“We’re not just giving our product away to get placement,” said Brad Smith, chief executive officer of Elk Lighting and Landmark Lighting. “It’s a poor business move that’s not sustainable and creates a poor relationship with the customer,” Smith said. Elk continues to come out with lighting that’s very different, which gives the company an edge, he said.
“We’re trying to help our customers get the product out their front door by giving showrooms ideas to help them grow their business,” Smith said. Elk just produced some educational brochures on best practices in lighting for sales associates, and has been passing on leads generated at contract and hospitality trade shows and other venues to showrooms, among other programs, to help the independents, Smith said.
But weakness at retail is hurting the crowded lighting vendor base, which is beginning to show signs of a shakeout, sources said.
Concord Fan went out of business last month, and several small and midsized lighting companies are reported to be closing their Dallas Market Center showrooms after June market, sources said.
Managing the business is key for everyone throughout the supply chain.
Bilbrough said that Generation Brands has found more synergies between its companies than executives had expected. The group of companies is saving on ocean freight, information technology, finance, employee benefits and health insurance, and other back-office functions that are invisible to customers, he said.
“It helps cushion the blow of this end market,” Bilbrough said.
Even so, cuts had to be made in warehouses, customer service and advertising spending. Additionally, because the credit markets have virtually been shut down, Generation Brands has had to shelve its plans to acquire companies, Bilbrough said.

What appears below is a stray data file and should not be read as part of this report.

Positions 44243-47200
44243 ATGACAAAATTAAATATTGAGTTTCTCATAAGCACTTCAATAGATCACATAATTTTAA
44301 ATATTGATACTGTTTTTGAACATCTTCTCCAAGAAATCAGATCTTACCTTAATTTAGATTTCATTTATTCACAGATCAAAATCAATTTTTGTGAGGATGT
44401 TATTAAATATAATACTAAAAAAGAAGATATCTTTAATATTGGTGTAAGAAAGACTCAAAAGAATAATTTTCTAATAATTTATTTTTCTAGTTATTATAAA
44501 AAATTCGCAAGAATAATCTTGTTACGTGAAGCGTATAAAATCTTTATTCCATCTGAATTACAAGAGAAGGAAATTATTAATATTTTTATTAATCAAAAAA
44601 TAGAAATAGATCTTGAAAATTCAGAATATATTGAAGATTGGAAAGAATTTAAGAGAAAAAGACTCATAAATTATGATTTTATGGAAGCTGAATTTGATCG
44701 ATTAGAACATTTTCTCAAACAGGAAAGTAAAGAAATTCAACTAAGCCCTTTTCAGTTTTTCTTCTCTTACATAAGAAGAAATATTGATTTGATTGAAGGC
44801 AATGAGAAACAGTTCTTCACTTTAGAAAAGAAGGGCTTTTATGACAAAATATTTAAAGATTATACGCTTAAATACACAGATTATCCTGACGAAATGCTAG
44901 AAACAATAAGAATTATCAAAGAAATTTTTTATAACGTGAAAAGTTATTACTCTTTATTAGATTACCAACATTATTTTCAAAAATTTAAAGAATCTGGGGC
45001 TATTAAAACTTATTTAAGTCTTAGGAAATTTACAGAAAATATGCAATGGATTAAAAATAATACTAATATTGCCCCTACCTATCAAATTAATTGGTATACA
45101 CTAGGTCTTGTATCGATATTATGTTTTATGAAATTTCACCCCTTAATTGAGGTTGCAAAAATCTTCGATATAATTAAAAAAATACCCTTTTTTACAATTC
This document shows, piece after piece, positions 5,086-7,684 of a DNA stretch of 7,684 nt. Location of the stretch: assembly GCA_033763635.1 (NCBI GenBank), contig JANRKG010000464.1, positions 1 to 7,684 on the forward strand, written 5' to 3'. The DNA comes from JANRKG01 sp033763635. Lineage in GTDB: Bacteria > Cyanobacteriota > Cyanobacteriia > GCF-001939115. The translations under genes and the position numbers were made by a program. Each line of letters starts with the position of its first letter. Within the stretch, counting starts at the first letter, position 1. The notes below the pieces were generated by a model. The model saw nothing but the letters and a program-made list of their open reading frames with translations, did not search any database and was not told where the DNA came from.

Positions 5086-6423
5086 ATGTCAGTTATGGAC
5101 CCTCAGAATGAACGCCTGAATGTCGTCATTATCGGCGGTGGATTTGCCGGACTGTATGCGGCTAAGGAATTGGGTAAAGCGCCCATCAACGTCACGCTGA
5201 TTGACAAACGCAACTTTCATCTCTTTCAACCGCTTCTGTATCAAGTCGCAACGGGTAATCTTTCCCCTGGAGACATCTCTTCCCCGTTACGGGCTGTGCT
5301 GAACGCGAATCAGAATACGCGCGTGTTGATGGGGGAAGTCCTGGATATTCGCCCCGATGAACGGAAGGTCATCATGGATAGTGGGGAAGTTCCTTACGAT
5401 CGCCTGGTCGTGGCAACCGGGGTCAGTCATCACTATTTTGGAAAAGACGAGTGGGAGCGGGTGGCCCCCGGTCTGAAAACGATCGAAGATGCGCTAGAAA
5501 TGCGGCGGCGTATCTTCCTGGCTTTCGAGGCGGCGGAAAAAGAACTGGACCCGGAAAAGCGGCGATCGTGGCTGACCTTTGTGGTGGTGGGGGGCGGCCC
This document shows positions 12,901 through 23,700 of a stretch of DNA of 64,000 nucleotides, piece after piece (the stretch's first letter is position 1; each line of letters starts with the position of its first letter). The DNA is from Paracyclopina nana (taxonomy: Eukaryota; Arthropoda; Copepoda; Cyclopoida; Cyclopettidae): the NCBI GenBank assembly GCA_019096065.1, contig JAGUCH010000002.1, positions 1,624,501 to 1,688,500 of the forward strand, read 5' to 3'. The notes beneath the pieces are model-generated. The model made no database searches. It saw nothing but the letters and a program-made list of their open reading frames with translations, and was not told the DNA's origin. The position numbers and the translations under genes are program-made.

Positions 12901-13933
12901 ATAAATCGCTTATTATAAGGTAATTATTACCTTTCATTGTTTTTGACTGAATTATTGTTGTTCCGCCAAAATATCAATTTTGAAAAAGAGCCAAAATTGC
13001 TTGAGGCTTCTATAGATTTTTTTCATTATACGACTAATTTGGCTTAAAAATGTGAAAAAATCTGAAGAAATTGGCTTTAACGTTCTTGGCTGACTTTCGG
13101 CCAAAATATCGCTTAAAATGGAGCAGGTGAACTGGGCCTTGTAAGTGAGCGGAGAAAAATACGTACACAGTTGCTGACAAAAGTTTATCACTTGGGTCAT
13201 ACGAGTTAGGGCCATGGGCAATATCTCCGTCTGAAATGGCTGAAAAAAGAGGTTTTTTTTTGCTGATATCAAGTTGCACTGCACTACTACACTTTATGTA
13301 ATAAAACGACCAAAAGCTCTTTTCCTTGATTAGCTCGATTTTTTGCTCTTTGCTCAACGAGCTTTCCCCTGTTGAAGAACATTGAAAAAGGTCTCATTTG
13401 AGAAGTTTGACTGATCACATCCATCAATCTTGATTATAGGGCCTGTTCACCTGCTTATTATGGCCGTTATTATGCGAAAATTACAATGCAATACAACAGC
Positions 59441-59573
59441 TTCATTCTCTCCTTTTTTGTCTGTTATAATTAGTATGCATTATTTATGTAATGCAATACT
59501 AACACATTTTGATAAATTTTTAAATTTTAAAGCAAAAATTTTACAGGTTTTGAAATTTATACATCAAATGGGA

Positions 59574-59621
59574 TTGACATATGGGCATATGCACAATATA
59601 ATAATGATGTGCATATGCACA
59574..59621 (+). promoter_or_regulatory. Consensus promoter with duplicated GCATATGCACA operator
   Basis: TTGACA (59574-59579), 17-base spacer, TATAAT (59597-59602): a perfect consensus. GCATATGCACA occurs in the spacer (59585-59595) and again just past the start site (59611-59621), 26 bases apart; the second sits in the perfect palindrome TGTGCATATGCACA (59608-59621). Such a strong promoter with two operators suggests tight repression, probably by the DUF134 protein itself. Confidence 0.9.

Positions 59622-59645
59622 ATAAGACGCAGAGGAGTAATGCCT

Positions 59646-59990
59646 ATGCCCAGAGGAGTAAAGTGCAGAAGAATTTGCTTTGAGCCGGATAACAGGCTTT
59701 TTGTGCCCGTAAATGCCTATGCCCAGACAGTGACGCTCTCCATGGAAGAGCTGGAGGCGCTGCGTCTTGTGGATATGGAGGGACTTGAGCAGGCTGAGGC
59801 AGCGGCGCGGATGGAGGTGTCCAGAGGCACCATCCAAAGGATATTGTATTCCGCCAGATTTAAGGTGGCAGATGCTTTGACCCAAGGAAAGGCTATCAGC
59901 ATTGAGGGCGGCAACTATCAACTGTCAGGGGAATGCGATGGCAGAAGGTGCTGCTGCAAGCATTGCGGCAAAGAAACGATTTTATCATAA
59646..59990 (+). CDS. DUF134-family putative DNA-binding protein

Other companies are cutting back on trade show attendance and travel, advertising and literature, and customer service, they said.
But one thing that Generation Brands and other companies said they refuse to cut is product development and technology.
“Technology and innovation are where the growth will be,” said the president of a major lamp company.
Thomas and Genlyte were recently acquired by Philips, which has been very proactive in light-emitting diode development and the move to eliminate the incandescent light bulb. “We’re working with Philips to find the sweet spot in LEDs,” which are high-quality, but priced affordably, Fraser said.
All the major lighting companies are working furiously on LEDs to achieve quality general illumination, whether decorative or recessed downlights or commercial troffers. They’re trying to make LEDs with the right color temperature, lumen output and other characteristics of quality lighting that are affordable, but so far it’s been elusive.
“That’s the holy grail, to make LED viable for a general lighting application,” Bilbrough said. “But we think we’re on the verge of some breakthroughs” in this technology, thanks to outside developers working with Generation Brands’ inside engineers, he said. Within six to nine months, the company may release the big news, he promised. “We’re pretty excited; this will put fluorescent to shame” on certain applications.